Investors unimpressed by lack of details in Trump's tax plan
Japanese shares pared losses Thursday after the Bank of Japan indicated that it is unlikely to move away from easy-money policies.
Other Asian equity markets turned higher Thursday, pushing back against early losses that tracked overnight weakness on Wall Street.
The Nikkei Stock Average closed 0.1% lower, after opening down 0.4%, ahead of the BOJ release. Hong Kong's Hang Seng Index ended up 0.5% and Australia's S&P/ASX 200 gained 0.6%.
The BOJ, which concluded a two-day policy meeting Thursday, met market expectations in leaving its rates and pace of asset purchases unchanged (http://www.marketwatch.com/story/bank-of-japan-leaves-rates-unchanged-says-inflation-is-lagging-2017-04-26). Though it offered a more upbeat tone on the economy, the central bank lowered its inflation forecast for this year to 1.4% from 1.5%. That helped pour water over speculation that the BOJ may raise interest rates this year or turn flexible on yield curve.
"Today's downward forecast adjustment highlights that the bank is still struggling to lift inflation," said Marcel Thieliant, a senior economist for Japan at Capital Economics. "We think that policy tightening remains unlikely for the foreseeable future."
In China, the Shanghai Composite Index reversed course to end up 0.4%. Shares turned higher as investors interpreted comments Wednesday by Chinese President Xi Jinping to mean Beijing may ease off efforts to rein in irregularities.
"The speech by the Chinese president outlined the bottom line, which is that tightening regulatory moves shouldn't become so aggressive as to trigger systemic risks," said Zhang Gang, an analyst at Central China Securities.
Asian markets had broadly opened lower over disappointment at the lack of details in the much-touted Trump tax plan (http://www.marketwatch.com/story/markets-got-what-was-broadly-expected-from-tax-plan-a-starting-point-2017-04-26), unveiled overnight. U.S. stocks gave up their gains late in Wednesday's session, with the key indexes ending slightly lower.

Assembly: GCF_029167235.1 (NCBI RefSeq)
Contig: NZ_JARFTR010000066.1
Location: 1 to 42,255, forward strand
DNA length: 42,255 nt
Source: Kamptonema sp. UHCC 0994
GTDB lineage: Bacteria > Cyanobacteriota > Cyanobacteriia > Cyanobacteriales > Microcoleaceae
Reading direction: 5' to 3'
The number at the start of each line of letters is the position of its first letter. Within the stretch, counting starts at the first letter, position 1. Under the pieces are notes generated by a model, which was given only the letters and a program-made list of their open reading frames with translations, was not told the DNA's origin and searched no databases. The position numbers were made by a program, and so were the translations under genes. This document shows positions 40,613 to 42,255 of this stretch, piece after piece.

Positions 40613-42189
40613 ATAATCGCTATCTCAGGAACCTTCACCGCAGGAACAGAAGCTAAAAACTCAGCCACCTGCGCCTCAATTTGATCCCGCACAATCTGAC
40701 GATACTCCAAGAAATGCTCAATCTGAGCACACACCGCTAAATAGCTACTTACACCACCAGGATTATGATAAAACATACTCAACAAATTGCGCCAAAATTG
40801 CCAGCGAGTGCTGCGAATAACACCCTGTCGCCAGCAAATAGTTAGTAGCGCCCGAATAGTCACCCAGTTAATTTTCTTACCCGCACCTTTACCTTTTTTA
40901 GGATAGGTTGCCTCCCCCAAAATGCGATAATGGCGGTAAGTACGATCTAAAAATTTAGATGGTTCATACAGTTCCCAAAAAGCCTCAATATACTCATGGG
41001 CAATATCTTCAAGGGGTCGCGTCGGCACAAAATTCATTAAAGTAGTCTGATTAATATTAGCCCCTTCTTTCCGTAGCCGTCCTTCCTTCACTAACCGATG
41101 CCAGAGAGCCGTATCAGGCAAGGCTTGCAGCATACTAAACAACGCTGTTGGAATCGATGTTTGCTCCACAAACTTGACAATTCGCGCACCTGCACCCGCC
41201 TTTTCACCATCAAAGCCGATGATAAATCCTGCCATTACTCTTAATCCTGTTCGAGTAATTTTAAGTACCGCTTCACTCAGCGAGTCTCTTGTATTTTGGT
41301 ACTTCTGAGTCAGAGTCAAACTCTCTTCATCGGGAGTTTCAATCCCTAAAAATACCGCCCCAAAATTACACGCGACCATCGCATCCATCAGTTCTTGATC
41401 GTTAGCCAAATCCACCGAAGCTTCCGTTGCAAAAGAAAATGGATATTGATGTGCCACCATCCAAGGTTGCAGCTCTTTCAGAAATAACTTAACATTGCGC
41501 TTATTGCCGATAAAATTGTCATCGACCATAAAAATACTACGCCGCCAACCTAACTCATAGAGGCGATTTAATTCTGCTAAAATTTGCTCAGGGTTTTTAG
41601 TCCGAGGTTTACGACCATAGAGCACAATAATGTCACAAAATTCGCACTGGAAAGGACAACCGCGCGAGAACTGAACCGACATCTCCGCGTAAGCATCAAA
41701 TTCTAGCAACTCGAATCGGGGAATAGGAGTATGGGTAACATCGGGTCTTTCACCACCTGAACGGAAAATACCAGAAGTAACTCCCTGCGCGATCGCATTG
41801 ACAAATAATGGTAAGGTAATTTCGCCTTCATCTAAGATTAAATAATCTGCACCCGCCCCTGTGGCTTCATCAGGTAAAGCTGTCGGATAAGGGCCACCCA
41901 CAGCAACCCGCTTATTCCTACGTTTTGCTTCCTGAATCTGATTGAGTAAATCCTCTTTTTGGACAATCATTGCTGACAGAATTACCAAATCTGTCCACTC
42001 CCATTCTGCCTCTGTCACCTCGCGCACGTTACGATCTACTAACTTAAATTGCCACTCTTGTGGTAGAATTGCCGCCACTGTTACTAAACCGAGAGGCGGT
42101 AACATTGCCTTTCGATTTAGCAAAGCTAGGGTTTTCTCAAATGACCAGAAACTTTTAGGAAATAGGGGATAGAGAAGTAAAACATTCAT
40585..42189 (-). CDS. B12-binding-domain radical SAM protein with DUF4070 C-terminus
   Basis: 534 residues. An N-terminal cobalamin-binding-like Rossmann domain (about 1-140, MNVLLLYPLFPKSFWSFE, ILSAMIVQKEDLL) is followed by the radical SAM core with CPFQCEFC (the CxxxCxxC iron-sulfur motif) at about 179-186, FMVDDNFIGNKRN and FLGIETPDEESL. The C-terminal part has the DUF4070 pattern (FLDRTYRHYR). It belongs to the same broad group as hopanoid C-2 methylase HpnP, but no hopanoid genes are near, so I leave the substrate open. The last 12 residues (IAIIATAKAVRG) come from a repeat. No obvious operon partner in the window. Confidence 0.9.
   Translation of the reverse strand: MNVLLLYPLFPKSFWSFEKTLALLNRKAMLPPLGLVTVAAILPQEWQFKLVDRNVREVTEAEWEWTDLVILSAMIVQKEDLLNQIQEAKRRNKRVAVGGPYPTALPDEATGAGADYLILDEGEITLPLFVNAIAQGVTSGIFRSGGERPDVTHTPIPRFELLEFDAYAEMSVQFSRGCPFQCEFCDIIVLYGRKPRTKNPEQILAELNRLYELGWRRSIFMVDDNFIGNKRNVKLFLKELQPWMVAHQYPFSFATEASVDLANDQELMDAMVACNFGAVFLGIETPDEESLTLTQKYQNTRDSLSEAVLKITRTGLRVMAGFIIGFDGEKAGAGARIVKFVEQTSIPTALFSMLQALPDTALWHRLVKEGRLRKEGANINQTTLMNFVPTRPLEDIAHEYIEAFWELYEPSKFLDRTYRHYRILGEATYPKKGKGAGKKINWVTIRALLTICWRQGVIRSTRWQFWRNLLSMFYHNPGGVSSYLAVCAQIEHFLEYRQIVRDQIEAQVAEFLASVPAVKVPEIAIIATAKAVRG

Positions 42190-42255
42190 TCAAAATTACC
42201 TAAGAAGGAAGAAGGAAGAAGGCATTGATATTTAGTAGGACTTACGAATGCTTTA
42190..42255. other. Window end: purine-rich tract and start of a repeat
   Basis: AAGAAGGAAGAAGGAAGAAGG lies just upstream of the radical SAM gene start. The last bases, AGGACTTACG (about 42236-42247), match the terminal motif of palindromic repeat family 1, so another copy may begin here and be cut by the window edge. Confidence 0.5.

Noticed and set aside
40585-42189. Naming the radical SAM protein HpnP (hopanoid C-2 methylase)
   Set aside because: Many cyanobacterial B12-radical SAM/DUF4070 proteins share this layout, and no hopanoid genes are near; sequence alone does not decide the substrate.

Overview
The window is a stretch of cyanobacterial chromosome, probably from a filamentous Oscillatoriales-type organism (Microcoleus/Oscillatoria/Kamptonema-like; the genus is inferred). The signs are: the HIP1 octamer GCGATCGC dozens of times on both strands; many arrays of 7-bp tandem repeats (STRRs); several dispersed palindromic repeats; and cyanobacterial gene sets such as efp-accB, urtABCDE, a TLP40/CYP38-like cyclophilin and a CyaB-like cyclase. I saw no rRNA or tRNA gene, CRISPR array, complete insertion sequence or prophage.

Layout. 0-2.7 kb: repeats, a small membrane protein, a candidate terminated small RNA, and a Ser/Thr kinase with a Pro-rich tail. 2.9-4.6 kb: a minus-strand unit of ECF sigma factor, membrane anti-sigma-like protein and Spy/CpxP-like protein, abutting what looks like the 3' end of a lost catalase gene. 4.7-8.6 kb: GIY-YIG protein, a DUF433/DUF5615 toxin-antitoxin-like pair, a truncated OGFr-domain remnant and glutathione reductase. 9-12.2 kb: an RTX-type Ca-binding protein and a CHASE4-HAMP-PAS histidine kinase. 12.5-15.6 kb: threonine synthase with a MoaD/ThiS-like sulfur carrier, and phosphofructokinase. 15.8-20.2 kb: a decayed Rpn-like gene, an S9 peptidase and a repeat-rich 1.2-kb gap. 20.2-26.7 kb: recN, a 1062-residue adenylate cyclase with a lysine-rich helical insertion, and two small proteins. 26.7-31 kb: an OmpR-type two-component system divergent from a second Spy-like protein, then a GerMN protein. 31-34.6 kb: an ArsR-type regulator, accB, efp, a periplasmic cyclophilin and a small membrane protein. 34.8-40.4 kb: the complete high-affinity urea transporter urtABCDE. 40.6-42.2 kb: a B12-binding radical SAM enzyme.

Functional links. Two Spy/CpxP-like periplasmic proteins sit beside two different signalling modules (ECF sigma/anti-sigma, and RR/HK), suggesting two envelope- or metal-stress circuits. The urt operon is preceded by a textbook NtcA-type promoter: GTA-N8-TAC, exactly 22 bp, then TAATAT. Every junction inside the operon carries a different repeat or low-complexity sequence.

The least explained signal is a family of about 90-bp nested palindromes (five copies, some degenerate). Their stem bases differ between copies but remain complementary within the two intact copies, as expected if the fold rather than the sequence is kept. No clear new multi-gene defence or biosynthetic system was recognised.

"There is plenty of quibbling about a lack of detail -- given it was a one-pager," said Greg McKenna, a chief market strategist at forex broker AxiTrader.
Read:Trump rushes out a tax plan based on a deception (http://www.marketwatch.com/story/trump-rushes-out-a-tax-plan-based-on-a-deception-2017-04-26)
And see: Trump's tax plan sets the stage for Dow 30,000 (http://www.marketwatch.com/story/trumps-tax-plan-sets-the-stage-for-dow-30000-2017-04-26)
Any upside over news of a tax cut was already priced into global markets reflecting the lack of a major jump following the announcement, analysts say.
"To be fair, the tax cuts were massive," said Vishnu Varathan, a senior economist at Mizuho Bank. But the absence of details over funding the estimated $5.5 trillion bill over the next 10 years cast doubt on the sustainability of these cuts even if it gets approved, he said.
In South Korea, the benchmark Kospi eked out a 0.1% rise following better-than-expected first-quarter gross domestic product data. Economic output grew a seasonally adjusted 0.9% in the first quarter from the previous three months, beating a median forecast for a 0.7% expansion.
Meanwhile, shares in technology heavyweight Samsung (005930.SE) rose 2.4%, after the world's largest smartphone maker by revenue reported a 46% year-over-year rise in first-quarter net profit. Demand for its semiconductors and flexible display panels helped the company post its highest quarterly profit in more than three years (http://www.marketwatch.com/story/samsung-posts-highest-quarterly-profit-in-3-years-2017-04-27).
But stocks of other exporters in the country were down on a stronger won following a recent influx of foreign capital into stocks. Hyundai (005380.SE) lost 2.7%.
In Hong Kong, shares of AIA Group (1299.HK) rose 6.2% after the pan-Asian insurer Thursday said its value of new business rose 55% from the same quarter last year on a constant-currency basis. New business is a key performance indicator in the insurance industry.
Among other financial stocks, Standard Chartered's Hong Kong shares (STAN.LN) rose to a two-month high, gaining 4.9%, after the Asia-focused lender reported a near doubling of first-quarter profit before tax, thanks in part to a sharp drop in bad loans.
In currencies, the Canadian dollar and Mexican peso rose sharply against the U.S. dollar after U.S. President Donald Trump pledged not to pull out of the North American Free Trade Agreement.
(END) Dow Jones Newswires
April 27, 2017 06:27 ET (10:27 GMT)